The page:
Then he would tease me about how when I was just past the age of two, Grandma and Grandpa and my parents headed back into the house for a cup of coffee leaving me on a horse. My mom had told me that they would be right back and if I had any problems, just holler. They just got out of sight and I hollered " get me off this... horse." Or wait I am missing a word or so. But hey..I had to of learned it somewhere. With grandpa always cursing about how the pigs were in his way at feeding time.

Then he would tease me about how we were working one day and Grandpa said it was about quitting time and I hung up my hammer and told it to work. And that Grandpa and me were going for a beer. Once again, in a more colorful way.

He would also tease me about how I hated the motor home, because I would fall asleep in it. Or how Barry and I always got into trouble when we were together. Like breaking the glass on Grandma’s green house.

I will always remember how on the weekends, he would take me along on trips to check out meters and such. He would usually make it up to me by taking me to the rabbit-hole and getting me either an ice cream or a root beer.

I remember how every chance I got I was in the wagon and in parades with grandpa.

I remember how when I threw a temper tantrum, he would come up to me and say " oh good we’re doing a jig." And if I kept on, he would join me in jumping up and down. I would usually stop.

A few years ago I had a report to do on what my Grandparents remembered about growing up. Well, I asked grandpa: what do you like most about life, he laughed and said " the women."

I remember how if I didn’t want to eat something, he would tell me it puts hair on my chest. At about the age of ten I got smart, I looked at him and told him that girls don’t want to have hair on their chest, boys do.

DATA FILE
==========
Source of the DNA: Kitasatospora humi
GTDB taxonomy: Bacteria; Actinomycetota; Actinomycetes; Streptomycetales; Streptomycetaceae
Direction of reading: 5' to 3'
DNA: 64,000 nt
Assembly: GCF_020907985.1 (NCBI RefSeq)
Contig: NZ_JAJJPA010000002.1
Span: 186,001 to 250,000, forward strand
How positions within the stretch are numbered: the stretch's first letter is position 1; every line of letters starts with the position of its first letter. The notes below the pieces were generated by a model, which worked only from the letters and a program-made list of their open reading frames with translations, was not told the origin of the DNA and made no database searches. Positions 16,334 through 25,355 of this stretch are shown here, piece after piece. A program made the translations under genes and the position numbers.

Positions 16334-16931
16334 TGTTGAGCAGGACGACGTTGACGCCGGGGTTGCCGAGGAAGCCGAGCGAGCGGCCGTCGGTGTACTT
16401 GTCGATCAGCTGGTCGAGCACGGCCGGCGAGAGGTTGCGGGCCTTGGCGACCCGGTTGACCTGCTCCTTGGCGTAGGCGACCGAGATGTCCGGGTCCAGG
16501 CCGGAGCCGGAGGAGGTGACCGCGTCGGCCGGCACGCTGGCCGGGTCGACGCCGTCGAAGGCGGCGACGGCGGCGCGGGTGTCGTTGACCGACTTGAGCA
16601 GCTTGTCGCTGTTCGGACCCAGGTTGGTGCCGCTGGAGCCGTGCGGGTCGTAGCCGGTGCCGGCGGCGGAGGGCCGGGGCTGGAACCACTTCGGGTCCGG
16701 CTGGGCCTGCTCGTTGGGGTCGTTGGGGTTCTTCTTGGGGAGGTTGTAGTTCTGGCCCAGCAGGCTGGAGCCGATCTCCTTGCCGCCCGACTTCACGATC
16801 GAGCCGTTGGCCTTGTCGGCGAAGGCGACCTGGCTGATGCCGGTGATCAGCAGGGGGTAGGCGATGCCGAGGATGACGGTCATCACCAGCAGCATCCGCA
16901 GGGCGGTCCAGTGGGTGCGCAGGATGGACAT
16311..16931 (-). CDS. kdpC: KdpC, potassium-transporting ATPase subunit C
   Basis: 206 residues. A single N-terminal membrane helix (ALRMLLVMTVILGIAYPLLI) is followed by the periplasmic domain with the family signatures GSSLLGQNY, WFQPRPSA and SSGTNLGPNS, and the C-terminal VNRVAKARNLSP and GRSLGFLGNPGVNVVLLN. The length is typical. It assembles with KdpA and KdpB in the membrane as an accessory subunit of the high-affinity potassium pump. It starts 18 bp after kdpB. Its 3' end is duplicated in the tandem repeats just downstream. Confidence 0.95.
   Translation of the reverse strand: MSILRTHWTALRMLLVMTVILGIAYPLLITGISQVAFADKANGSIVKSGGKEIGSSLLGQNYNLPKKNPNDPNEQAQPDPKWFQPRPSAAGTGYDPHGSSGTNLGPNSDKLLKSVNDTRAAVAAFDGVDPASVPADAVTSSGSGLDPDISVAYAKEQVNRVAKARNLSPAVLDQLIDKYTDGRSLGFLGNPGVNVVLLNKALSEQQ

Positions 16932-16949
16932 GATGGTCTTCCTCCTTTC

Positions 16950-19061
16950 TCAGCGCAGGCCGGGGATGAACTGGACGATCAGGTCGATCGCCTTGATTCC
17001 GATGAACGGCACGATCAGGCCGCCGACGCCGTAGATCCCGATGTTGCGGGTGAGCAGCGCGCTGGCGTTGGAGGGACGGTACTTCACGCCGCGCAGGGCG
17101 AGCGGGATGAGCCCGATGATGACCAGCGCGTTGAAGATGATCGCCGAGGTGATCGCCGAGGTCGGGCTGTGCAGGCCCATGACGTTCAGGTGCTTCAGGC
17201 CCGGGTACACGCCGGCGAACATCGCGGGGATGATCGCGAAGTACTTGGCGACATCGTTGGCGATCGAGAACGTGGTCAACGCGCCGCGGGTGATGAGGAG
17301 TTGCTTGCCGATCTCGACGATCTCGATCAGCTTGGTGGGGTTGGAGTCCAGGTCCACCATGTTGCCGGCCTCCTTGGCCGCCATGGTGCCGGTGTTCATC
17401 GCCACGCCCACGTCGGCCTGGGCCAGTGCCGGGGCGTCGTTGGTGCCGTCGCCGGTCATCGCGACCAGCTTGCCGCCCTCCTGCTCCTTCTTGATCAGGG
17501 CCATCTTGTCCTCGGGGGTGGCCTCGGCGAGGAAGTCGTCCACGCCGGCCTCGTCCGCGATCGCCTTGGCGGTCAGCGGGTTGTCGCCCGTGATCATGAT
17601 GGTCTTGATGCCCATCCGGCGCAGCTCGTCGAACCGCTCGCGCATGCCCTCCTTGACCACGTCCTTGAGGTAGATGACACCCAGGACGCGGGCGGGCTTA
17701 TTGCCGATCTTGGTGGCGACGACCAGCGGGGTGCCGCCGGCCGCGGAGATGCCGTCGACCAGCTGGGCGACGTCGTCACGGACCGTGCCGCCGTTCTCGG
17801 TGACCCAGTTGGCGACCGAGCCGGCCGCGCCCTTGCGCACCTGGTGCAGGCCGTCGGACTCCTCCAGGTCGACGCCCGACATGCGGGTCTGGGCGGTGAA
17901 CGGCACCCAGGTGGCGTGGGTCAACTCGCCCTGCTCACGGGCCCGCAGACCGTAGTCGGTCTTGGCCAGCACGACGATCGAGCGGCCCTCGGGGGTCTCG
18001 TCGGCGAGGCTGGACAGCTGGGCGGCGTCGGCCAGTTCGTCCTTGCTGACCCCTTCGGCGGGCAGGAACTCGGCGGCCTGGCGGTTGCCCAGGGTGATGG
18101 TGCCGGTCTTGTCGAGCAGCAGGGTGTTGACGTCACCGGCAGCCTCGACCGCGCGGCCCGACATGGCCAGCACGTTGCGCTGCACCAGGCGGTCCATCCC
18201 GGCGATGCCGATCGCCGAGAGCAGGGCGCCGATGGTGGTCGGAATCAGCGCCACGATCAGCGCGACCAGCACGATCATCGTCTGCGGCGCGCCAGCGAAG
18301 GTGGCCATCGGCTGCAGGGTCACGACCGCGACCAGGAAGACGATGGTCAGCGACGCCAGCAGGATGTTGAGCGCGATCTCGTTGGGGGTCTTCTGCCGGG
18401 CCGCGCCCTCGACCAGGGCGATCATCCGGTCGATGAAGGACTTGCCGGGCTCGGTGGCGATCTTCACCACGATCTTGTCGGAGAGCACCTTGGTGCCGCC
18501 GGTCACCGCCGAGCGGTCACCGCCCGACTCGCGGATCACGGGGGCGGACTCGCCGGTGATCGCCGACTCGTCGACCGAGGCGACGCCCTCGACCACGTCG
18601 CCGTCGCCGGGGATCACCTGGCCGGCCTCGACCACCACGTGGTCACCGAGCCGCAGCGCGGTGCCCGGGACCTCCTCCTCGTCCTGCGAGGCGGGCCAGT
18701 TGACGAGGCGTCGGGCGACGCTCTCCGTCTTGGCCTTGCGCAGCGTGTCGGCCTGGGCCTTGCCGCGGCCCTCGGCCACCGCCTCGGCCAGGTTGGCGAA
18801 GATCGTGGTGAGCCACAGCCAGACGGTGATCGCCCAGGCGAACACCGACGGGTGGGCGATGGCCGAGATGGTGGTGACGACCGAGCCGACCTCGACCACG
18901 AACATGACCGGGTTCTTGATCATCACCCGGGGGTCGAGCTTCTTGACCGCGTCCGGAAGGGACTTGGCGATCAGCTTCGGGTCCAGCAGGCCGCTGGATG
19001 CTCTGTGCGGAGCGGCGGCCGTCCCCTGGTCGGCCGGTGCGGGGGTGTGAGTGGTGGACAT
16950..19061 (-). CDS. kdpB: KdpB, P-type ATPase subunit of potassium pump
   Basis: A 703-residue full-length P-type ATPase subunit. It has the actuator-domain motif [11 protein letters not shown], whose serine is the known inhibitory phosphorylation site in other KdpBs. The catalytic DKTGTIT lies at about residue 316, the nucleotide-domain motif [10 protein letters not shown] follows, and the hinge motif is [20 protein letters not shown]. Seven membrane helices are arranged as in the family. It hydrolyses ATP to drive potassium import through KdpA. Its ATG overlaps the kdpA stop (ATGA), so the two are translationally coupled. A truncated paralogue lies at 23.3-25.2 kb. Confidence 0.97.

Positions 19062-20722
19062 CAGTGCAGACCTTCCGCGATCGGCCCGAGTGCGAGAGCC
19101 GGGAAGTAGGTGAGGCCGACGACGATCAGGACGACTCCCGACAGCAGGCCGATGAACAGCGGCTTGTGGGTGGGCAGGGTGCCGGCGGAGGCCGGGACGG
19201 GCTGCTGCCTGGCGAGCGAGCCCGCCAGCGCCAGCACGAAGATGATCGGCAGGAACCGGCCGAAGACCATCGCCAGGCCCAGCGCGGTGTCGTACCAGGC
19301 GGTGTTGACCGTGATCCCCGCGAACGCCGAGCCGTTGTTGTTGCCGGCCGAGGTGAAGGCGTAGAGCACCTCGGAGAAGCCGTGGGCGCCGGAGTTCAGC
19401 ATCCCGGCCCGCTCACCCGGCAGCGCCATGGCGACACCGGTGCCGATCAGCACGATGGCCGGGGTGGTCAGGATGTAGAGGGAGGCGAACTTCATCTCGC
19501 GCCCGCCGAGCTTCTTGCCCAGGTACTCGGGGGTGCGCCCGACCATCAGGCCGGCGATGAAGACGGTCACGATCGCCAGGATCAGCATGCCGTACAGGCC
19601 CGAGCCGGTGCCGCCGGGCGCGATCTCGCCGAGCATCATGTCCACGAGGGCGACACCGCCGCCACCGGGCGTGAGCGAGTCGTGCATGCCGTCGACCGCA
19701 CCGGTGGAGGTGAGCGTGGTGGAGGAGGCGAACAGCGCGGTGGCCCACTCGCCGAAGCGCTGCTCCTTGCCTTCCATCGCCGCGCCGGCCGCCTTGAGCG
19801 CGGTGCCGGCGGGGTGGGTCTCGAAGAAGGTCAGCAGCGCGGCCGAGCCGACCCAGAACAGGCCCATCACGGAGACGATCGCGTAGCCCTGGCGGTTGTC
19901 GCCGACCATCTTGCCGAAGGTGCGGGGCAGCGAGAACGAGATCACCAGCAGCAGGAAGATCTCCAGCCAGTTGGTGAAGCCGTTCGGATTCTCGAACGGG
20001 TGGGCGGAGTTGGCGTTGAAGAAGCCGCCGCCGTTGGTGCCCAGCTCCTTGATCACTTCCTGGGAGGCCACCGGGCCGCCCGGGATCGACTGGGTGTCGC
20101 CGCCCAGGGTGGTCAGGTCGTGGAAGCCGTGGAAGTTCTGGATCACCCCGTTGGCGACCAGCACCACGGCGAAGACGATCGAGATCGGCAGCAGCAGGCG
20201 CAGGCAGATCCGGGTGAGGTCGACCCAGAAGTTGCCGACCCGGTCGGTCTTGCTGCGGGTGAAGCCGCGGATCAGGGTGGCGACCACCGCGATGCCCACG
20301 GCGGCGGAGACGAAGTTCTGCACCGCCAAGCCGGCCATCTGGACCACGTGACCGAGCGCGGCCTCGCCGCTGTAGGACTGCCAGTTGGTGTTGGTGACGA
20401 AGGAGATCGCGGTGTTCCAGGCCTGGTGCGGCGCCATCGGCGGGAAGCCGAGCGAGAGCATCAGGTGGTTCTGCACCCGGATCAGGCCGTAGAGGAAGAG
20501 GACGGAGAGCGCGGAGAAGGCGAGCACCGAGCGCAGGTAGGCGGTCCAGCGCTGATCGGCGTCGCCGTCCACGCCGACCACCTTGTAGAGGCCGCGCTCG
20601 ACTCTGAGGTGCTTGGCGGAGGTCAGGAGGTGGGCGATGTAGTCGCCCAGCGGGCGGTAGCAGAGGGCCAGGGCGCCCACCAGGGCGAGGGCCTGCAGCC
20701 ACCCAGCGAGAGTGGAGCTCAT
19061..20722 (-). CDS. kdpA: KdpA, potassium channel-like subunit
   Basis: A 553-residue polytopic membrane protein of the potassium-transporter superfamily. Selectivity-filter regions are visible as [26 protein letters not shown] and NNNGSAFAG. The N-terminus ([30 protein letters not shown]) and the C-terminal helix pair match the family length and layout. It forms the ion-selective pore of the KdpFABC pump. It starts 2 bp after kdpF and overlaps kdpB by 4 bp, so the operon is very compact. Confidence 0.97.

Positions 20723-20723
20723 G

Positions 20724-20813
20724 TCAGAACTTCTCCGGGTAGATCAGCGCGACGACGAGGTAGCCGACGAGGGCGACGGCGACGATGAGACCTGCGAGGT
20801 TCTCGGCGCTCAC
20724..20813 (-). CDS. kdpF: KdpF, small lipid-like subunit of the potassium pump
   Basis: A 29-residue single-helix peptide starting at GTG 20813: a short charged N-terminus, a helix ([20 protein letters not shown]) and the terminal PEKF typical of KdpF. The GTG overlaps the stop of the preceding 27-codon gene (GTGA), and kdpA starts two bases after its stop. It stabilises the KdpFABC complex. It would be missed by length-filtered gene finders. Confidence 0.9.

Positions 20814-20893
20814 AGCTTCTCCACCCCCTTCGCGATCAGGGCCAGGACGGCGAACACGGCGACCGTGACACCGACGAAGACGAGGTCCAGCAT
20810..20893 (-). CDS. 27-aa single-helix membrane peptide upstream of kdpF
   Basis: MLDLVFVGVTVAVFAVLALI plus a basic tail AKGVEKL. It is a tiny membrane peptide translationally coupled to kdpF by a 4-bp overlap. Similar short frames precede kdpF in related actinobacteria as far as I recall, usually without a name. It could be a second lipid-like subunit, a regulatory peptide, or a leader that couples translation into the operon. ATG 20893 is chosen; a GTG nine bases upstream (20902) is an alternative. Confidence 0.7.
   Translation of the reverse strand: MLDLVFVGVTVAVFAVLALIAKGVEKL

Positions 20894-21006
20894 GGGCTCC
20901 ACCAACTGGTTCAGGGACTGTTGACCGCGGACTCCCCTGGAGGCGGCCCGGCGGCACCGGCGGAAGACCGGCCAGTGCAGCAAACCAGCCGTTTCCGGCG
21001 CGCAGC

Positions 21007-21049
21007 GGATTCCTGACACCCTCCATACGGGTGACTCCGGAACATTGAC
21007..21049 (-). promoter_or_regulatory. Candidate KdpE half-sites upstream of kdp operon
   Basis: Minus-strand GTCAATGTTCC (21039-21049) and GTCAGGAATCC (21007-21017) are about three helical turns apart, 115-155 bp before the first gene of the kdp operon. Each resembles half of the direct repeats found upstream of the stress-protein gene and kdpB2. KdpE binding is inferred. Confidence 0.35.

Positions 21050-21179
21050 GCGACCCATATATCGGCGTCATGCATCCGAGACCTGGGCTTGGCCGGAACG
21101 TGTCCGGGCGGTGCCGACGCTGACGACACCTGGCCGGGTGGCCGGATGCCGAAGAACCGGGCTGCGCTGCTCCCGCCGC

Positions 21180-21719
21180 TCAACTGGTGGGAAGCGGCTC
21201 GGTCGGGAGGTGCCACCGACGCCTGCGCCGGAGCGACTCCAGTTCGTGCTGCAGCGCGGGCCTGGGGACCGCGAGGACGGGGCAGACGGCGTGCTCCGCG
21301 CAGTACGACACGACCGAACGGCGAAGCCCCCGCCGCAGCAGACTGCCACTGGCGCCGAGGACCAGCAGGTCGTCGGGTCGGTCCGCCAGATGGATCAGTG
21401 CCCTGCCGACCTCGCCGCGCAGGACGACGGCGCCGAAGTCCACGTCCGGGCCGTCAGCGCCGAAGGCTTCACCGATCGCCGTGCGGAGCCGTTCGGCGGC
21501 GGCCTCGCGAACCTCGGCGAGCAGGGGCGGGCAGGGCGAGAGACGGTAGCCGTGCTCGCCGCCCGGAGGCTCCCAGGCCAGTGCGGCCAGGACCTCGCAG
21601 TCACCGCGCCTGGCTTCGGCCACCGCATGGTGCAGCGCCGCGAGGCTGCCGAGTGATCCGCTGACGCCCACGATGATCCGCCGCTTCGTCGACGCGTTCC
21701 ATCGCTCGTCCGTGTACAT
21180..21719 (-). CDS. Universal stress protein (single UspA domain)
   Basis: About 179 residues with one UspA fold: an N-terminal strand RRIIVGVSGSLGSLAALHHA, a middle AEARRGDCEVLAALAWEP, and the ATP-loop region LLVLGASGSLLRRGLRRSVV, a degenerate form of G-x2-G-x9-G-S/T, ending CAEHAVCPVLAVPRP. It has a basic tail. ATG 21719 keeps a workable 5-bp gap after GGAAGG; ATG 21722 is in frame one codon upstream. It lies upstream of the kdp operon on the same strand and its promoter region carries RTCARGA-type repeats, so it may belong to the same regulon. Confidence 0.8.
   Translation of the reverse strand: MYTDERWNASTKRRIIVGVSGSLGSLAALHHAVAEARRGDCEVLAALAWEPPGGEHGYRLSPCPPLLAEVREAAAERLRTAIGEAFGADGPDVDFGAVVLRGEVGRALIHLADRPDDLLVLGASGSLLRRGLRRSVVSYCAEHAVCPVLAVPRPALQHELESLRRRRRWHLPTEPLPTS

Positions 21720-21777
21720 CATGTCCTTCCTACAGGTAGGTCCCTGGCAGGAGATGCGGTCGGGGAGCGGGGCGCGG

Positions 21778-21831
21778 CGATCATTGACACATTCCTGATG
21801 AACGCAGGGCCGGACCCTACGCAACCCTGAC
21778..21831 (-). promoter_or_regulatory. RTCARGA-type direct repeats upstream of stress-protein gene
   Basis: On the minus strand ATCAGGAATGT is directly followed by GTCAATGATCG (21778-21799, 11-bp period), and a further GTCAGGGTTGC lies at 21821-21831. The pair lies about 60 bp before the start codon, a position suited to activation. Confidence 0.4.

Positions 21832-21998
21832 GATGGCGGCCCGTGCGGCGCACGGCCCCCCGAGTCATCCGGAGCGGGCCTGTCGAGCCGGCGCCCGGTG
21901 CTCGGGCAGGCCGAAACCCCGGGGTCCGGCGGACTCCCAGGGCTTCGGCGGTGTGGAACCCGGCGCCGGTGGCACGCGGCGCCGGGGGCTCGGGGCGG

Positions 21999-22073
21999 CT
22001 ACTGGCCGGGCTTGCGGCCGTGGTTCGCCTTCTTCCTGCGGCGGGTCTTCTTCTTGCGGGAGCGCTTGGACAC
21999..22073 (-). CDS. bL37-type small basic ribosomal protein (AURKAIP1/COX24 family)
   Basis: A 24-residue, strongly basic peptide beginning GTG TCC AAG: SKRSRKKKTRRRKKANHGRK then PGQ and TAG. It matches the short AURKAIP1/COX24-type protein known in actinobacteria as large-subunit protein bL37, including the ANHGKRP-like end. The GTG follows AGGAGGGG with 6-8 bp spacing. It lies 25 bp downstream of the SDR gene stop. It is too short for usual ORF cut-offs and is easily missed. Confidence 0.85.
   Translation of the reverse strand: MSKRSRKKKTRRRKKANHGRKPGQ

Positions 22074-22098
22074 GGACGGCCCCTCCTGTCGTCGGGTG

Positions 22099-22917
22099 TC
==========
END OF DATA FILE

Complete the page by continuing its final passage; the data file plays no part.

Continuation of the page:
I don’t think I will ever forget a thing I have learned about horses, even though I must admit that after I moved away to Ontario I KINDA forgot how to saddle a horse. But hey that shall be our little secret.

I remember how after he had his stroke I would phone to talk to grandma, and when grandpa would ask who she was talking too, no matter how tired he was, he would get on the phone to bug me about everything.

I know that there is one cowboy that has finally done, as he always wanted... He has picked out the finest horse and has rode into the sunset.

So with that in mind, I wish him a happy journey and many great rides to come.

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psst.. Can you see a lil person in a pink dress??? YAY! ITS ME!

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This is the most recent picture i have of me and my grandpa, taken Aug.1994

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Fisherman

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The lil carseat in the back..That was me.. I was always with my grandpa when i could be.

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Look!! its me and grandpa again!

These were some of the leaflets inside the handout for his funeral. He personally choose these. And for those who knew him, these would fit right into his sense of humour... And i say this with love.

To Remember Me.                                                            The day will come when my body will lie upon a white sheet neatly tucked under four corners of a mattress locatedin a hospital busily occupied with the living and the dying.

At a certain moment a doctor will determine that my brain has ceased to function and that, for all intents and purposes,my life has stopped.

When that happens, do not attempt to install artificial life into my body by the use of a machine. And don't call this my deathbed.

Let it be called the Bed of life, and let my body be taken from it to help others lead fuller lives.